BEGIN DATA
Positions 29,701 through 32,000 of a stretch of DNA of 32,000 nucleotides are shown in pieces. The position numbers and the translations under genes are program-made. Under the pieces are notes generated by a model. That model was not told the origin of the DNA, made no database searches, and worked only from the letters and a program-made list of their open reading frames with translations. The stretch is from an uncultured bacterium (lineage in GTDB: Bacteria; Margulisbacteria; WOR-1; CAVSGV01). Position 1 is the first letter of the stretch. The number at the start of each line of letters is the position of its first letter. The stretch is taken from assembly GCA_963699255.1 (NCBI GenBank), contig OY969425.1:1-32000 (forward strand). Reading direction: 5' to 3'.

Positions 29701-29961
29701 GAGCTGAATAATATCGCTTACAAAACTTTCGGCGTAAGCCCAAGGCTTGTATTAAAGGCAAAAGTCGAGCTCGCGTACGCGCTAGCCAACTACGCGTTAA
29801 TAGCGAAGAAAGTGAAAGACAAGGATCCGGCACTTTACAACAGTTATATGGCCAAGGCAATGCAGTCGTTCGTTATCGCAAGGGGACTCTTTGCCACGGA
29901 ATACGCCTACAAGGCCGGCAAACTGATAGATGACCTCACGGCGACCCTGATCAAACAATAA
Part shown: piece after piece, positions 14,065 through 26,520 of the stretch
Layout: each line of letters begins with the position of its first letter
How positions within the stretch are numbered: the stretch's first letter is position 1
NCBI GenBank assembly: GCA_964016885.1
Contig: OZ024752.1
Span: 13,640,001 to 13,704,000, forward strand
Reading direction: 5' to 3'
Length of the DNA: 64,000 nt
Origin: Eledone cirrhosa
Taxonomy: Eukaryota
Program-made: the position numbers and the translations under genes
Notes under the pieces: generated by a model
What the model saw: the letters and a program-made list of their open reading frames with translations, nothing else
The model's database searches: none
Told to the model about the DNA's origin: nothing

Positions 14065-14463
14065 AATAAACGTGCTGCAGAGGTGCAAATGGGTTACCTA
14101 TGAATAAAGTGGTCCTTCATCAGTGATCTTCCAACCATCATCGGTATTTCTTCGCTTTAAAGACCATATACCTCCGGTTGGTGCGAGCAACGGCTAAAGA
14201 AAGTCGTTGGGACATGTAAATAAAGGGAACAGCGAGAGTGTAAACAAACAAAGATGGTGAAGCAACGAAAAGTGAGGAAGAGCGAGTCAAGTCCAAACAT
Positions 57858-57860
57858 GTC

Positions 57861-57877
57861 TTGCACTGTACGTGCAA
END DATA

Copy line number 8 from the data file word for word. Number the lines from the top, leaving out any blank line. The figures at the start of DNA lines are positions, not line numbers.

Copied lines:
How positions within the stretch are numbered: the stretch's first letter is position 1